July 12, 2005
The Chesapeake Bay's water quality is continually getting worse, so Albemarle County is literally working from the top down to help.
Days ago Albemarle County planted 9,000 plants atop its office building. Although only a couple inches tall, two years from now these plants will stand over a foot and cover the entire roof, creating the state's largest "green roof."
The green roof's plants will not just better the environment, but also cut costs just by being plants.
"There's a lot of benefits and they sort of add up together," explained the county's senior planner, Sean Dougherty.
One benefit is plants' use of pollutants such as nitrogen and phosphorus. Found in rain water, these chemicals run off the roof, into a stream, and into the Chesapeake Bay, but not any more.
"What the green roof will do is filter, slow down, and clean the water before it gets [to the streams]," said the project's architect, Richard Price. Price is the president of Charlottesville's Folsom Group.
Slowing down the water saves plants and animals. With storms such as last week's, water races into streams, practically running over wildlife. The roof puts the brakes on this damaging process.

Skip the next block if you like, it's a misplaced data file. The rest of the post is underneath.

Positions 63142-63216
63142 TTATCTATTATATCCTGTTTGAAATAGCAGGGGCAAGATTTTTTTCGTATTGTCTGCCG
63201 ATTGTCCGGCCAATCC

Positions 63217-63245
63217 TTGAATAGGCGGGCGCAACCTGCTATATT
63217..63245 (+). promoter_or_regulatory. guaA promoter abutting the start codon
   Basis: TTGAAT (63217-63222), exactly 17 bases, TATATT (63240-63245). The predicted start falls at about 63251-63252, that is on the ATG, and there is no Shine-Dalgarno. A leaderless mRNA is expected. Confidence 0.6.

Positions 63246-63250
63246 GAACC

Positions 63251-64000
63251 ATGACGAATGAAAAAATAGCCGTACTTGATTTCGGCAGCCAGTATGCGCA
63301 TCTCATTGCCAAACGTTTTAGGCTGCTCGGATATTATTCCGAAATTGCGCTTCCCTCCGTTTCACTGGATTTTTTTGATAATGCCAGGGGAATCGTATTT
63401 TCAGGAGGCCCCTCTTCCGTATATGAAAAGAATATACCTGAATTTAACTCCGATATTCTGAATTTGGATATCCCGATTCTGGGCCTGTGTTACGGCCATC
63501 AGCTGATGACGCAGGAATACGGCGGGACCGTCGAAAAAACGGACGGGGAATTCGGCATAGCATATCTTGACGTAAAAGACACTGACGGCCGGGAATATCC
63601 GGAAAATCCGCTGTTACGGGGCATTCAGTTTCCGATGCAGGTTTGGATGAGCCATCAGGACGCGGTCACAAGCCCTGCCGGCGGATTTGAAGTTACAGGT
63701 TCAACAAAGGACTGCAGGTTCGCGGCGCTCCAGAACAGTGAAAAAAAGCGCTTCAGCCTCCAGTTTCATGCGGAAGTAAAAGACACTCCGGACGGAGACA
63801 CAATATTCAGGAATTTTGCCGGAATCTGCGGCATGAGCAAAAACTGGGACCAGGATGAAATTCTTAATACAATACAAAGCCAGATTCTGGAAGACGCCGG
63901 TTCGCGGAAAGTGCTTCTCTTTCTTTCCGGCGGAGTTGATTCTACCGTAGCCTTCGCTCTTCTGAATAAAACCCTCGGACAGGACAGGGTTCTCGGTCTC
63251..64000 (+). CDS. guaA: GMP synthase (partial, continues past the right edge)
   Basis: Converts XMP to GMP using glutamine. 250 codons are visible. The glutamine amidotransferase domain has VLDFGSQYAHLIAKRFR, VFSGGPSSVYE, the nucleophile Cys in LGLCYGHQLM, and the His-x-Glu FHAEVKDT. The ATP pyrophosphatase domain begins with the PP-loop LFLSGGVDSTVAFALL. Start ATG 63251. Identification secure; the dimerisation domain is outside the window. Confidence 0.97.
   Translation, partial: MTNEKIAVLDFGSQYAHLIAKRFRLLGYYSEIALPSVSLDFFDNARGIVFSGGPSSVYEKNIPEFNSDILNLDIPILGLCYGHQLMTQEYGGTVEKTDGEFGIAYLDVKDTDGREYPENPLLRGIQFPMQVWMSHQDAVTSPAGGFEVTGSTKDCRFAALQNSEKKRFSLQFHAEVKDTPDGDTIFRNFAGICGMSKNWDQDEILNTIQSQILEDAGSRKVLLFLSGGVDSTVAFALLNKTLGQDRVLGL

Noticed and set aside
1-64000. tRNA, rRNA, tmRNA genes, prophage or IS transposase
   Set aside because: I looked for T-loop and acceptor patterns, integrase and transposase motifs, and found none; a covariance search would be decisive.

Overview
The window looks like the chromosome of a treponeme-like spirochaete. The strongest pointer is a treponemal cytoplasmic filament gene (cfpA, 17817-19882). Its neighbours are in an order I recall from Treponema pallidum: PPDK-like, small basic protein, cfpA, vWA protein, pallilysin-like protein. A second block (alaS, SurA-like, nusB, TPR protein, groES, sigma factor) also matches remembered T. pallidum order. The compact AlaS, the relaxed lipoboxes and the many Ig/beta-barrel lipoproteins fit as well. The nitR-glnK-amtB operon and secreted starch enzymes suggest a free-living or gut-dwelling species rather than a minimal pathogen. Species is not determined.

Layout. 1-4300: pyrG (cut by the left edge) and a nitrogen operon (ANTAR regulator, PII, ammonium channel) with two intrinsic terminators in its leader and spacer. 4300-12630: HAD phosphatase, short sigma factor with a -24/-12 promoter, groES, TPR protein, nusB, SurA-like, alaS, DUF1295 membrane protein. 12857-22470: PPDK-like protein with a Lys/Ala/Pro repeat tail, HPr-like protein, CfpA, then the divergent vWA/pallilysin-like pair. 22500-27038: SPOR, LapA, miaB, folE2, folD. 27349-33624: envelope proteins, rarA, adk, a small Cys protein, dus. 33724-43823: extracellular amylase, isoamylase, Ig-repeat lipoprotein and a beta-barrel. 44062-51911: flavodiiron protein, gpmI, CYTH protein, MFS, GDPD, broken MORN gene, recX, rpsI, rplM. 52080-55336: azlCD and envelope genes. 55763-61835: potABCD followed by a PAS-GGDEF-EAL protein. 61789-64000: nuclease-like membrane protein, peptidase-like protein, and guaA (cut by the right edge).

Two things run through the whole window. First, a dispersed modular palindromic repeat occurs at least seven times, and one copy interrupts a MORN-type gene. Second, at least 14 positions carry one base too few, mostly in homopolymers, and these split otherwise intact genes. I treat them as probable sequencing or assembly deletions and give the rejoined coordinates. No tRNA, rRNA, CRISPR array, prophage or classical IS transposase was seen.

"It will retain that water and release it slowly back into the environment cleaner and cooler instead of [the water] flashing in and flooding out, basically pushing plants and wildlife further down stream," said Dougherty.
The plants cut costs by cutting energy use by as much as 30 percent. Dougherty says it does this by merely shading the building.
"During the hottest parts of the day when the sun is beating on the building, the plants actually absorb and process some of that heat as opposed to [retaining] it, which is what a conventional roof does."
The green roof cannot stop development, but it can mitigate the harmful effects. The green roof project began a year ago with the help of the Chesapeake Bay program, and the state's Department of Conservation.